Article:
Flatwater Kayaking On The Snake River.
When There’s No Noise, We Hear Our Inner Voice. Quietude Can Be Unnerving For Some.
My Snake River kayak adventure had taken me back to Oregon. The Folbot ® kayak and I’d already experienced the “nuclear force winds” of the Columbia River and the unforgiving waters off the Oregon and Northern California coasts. Paddling the flat waters of the Snake River reservoirs would be a new experience.
After putting the kayak in at the park on the Richaland Arm of Brownlee Reservoir, I paddled west into the wind to where the Powder River empties into Brownlee. Then, turning to the east, it was downwind and through the canyon. The mountains in the canyon section are close but where the Richaland Arm opens into the main reservoir, it’s three miles across to the eastern shore and many times that north or south.
The question was, should I go left in the direction of Woodhead Park or toward Farewell Bend? A couple of noisy, high-powered bass boats made the decision for me. It was Saturday and my thoughts ran toward a quiet evening, camping on the shore and catching a fish or two.
I found a point where the mountains swept up behind, with a flat spot overlooking the water. On the flat spot was an old deserted barn. Small trees growing next to the water’s edge were perfect for tying up the kayak. After setting up camp, it was time to see what was cruising underwater and looking for dinner.
I’m not a bait fisherman. More often than not, smaller fish will swallow the hook. Too many times one sees small fish in the bushes because someone didn’t want to keep them as part of their limit, but killed them while removing the hook. Barbless flies and barbless lures solve that problem.
After switching flies a couple of times, I tried a black and gold spinner. The first cast produced a small bass. I walked up and down the shore and almost every cast produced a fish or a strike. Most of the fish were small, but they were fun to catch. I had plenty of food and there was no reason to keep something I didn’t need.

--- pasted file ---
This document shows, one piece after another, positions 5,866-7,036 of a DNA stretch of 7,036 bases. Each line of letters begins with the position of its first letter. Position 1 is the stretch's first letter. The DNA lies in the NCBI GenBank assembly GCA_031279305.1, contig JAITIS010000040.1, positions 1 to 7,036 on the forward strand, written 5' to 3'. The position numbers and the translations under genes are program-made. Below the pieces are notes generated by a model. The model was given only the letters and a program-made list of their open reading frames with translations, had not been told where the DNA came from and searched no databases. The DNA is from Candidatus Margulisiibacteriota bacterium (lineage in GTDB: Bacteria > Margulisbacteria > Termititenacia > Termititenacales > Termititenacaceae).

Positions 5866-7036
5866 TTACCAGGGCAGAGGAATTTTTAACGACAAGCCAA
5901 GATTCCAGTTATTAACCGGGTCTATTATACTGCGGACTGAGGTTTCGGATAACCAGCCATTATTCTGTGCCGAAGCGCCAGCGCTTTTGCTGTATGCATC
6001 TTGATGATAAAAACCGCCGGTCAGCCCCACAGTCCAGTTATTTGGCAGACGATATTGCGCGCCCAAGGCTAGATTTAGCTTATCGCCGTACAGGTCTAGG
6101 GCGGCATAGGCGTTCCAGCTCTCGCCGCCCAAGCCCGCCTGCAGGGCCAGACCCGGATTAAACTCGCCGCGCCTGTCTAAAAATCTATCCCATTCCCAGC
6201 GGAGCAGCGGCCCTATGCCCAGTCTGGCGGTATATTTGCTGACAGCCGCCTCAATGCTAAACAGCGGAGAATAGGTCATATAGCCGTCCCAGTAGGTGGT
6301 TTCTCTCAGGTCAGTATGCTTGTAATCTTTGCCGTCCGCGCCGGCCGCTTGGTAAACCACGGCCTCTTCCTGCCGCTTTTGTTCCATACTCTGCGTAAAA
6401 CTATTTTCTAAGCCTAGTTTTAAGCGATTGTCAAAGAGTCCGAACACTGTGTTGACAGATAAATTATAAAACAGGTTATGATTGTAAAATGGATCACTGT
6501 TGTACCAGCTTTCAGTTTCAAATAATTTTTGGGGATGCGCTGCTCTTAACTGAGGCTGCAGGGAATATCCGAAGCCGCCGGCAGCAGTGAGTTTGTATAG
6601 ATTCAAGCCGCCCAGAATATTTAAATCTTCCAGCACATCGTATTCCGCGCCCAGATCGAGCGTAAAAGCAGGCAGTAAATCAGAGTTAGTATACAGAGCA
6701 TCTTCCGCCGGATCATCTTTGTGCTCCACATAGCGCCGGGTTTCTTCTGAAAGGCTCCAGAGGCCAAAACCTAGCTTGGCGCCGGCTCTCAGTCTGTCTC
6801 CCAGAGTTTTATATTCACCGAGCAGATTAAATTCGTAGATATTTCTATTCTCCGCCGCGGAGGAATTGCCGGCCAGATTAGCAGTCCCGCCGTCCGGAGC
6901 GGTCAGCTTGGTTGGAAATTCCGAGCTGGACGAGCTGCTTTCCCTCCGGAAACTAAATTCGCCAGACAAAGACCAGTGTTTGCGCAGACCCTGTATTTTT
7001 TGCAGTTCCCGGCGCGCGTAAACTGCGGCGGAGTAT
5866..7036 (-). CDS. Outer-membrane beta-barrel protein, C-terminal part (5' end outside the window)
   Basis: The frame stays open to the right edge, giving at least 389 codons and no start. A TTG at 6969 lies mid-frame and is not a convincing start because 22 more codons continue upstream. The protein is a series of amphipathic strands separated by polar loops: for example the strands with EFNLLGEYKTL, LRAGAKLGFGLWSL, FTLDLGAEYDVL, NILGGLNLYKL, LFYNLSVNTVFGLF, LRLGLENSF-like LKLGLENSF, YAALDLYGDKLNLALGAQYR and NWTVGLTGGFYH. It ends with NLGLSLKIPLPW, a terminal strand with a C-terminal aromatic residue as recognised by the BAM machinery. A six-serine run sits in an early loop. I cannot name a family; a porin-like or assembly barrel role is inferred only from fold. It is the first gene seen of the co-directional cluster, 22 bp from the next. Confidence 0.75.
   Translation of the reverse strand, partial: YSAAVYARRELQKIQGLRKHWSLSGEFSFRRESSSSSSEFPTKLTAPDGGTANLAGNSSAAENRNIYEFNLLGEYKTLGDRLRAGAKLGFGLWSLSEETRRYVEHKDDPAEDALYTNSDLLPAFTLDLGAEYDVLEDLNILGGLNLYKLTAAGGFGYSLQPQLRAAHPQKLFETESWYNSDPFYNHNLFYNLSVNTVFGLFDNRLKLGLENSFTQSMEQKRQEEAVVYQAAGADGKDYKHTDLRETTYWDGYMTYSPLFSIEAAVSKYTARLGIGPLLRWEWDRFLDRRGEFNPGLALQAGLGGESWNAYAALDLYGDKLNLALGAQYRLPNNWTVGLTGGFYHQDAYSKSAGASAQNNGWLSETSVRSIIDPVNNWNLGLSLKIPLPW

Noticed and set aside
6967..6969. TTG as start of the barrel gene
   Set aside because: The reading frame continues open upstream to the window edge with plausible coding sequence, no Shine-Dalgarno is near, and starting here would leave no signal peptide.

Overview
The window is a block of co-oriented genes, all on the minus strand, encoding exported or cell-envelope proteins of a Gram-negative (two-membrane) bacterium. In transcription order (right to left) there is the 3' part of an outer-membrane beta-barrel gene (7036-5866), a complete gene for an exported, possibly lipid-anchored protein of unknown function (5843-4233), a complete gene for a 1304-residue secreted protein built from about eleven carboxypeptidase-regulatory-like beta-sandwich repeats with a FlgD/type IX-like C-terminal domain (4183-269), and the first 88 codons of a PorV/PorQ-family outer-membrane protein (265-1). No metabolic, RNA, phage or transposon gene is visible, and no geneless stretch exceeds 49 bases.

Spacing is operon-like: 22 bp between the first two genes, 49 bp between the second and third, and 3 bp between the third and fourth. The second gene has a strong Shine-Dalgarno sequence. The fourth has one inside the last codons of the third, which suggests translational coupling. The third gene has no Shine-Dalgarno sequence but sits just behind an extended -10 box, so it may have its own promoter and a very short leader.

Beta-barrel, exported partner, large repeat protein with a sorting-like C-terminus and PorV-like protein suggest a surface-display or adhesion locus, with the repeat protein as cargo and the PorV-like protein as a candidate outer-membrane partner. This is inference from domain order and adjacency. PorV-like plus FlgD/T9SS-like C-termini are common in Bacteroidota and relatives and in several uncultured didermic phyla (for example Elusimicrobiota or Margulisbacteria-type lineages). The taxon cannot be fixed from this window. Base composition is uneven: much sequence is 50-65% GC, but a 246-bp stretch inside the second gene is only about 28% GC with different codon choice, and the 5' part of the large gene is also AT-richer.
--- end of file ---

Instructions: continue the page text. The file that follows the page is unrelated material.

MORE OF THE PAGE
The fishing slowed and shadows were creeping up the mountains on the eastern shore when I got back to camp. The sky and clouds turned red, and the temperature dropped fast. I put on a jacket and while dinner was heating on my one burner stove, I walked down to cast a few more times before dark. On the fourth cast, something picked up the spinner about thirty feet from shore. The fish was coming toward me at the same speed I was reeling, then it decided to turn and head offshore. I knew there was a bass tournament going on and I thought maybe I should have entered.
I’d caught a lot of small mouthed bass, but this fish didn’t act like any bass, or trout, I’d hooked before. I was using an ultra-light spinning reel with two pound test line and, more than once, the fish almost stripped all the line from the spool. After about twenty minutes, and in semidarkness, I got the fish to shore. To my surprise it wasn’t the giant bass I imagined, it was a beautiful channel catfish. At 26” it was the largest catfish I’d ever caught. That would change in a day or two. I’d never considered catfish to be a sport fish before.
After releasing the fish, I remembered dinner. Charcoal is supposed to be good for you, but cleaning the pan is never any fun.
The next morning, before breaking camp, it was time to make a few more casts. The pattern was set: mornings were bass times and evenings were best for catfish. That evening I hooked into something I never saw and couldn’t stop. It stripped my line and took my spinner. Whatever it was, it had more go than my ultra-light setup had stop.